Practices of PowerAs I mentioned in my introduction, I’m working through Robert Ewusie Moses’ book on Paul’s prescribed practices in regards to powers and principalities called Practices of Power. We discussed baptism in the previous post. Next, Moses tackles Paul’s Corinthian correspondence, highlighting Gospel preaching and church discipline as practices that affect one’s relationship to the powers. We will look at preaching in this post.

Practices of Power: Gospel Preaching

Moses’ argument here is that the foolishness of cross-preaching (1 Cor 1:18-2:16) is actually “a Spirit-ual practice” (p83, emphasis italicised in original). If God’s Spirit empowers the preaching of a foolish Gospel (a crucified Messiah) to save a foolish people (1 Cor 1:26-29), then sophisticated rhetoric is an unwelcome intrusion. In fact, it is utterly incongruous, as such rhetoric belongs to “this age” (1 Cor 2:6), which will be replaced by the age to come.

Central to Moses’ argument is that “the rulers of this age” (1 Cor 2:8) are in fact not human rulers such as the Jewish or Roman authorities that crucified Jesus, but spiritual beings that are behind the wickedness of this age. A few pages of argumentation are given to support this, and I find it compelling. For the sake of the argument, I will assume he’s right.

The conclusion is that if the “rulers of this age” are spiritual powers, then “[p]reaching for Paul is a spiritual practice that involves the work of the Holy Spirit and other spirits” and “[t]o preach the message of the cross, then, is to be swept into a spiritual practice and spiritual battle not only because it involves the work of the Holy Spirit but also because the crucifixion was a spiritual confrontation between Christ and the supernatural rulers” (p95). If the wisdom of this age is associated with evil spiritual beings (1 Cor 2:8), and if God’s wisdom of a crucified Messiah is only revealed by the Spirit (1 Cor 2:10, 12, 14), then the very preaching of that message must be empowered by the Spirit, and not in harmony with worldly wisdom!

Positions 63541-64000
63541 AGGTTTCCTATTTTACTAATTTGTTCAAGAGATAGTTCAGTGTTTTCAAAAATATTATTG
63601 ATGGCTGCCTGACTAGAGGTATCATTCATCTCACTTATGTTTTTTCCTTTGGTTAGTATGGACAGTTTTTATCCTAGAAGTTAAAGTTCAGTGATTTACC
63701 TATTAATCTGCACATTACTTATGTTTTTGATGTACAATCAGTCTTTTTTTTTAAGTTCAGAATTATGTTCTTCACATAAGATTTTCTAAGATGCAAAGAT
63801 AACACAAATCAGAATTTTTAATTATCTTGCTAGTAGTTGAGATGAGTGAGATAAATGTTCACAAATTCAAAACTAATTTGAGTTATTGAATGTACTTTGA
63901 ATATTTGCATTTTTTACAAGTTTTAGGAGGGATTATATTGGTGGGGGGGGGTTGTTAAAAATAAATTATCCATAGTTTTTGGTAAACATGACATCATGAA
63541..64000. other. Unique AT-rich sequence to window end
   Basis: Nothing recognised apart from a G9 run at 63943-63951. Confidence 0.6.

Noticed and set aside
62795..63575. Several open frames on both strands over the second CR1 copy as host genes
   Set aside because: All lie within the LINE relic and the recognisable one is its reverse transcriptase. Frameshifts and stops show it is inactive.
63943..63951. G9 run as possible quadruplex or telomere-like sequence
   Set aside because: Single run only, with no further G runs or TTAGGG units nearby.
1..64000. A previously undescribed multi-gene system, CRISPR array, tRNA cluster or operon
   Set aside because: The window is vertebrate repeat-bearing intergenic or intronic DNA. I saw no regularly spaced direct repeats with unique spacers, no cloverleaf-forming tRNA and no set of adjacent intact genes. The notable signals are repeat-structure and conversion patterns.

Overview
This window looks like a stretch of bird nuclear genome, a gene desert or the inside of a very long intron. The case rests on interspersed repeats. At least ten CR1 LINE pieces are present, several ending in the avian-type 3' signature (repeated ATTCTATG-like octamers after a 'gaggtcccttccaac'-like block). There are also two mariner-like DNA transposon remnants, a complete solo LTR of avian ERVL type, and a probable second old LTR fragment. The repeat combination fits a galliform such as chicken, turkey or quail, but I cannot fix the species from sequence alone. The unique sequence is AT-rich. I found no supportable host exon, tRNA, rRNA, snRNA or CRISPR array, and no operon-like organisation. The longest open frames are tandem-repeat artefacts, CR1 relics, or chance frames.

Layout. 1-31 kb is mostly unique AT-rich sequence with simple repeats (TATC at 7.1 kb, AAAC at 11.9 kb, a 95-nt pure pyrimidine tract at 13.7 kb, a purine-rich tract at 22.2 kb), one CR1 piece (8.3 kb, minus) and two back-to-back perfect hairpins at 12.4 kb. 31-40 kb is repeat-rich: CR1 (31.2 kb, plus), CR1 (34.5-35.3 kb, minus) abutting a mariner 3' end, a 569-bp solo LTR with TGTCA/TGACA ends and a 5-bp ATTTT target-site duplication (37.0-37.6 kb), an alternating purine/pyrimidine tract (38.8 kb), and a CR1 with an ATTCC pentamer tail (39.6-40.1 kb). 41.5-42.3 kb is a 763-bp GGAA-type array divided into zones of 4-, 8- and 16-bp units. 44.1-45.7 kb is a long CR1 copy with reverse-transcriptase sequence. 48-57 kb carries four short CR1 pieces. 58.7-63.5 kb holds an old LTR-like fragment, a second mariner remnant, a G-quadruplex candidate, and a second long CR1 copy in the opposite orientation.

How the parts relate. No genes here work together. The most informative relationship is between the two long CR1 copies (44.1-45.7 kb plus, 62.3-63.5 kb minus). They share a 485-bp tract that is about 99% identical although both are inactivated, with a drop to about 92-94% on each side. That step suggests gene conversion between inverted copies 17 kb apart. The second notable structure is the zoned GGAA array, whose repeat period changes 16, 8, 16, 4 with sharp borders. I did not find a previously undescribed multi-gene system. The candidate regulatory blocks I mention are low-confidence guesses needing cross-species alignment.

To rely on worldly methods is to associate with this age, the age of the powers that crucified Jesus. It may produce results that are discernible to the outside world, but not real fruit of the Spirit.

Conclusion

Perhaps these two activities do not seem very¬†spiritual, but according to Moses “Paul calls the congregation to an epistemological transformation that will help see the spiritual reality behind everyday activities, and as a result cause them to take everyday experiences seriously in that way” (p81). The point is that the seemingly-mundane activities of Christian life are surprisingly filled with spiritual significance.

I’ve avoided some of the specifics in Moses’ argument (and problems I have with them), but overall Practices of Power is a very stimulating book. It is refreshing to see an emphasis on the spiritual realm that is both scholarly and not sensationalist. I think he is basically right, because if we see these practices as merely natural, then we are living less like Christians shaped by the Word and more like materialist naturalists. Asking exactly how these things work is for another day, and perhaps the whole point is that we don’t know! Most importantly, it is essential that we reclaim preaching as a Spirit-empowered activity. There is more going on than a mere transferal of information. Proclaiming Christ and His victory is also proclaiming the defeat of Satan and his followers and they’re not going to like that.

Check back soon for the discussion of church discipline. Many thanks to Fortress Press for kindly providing a review copy. Their generosity has not affected my opinions.

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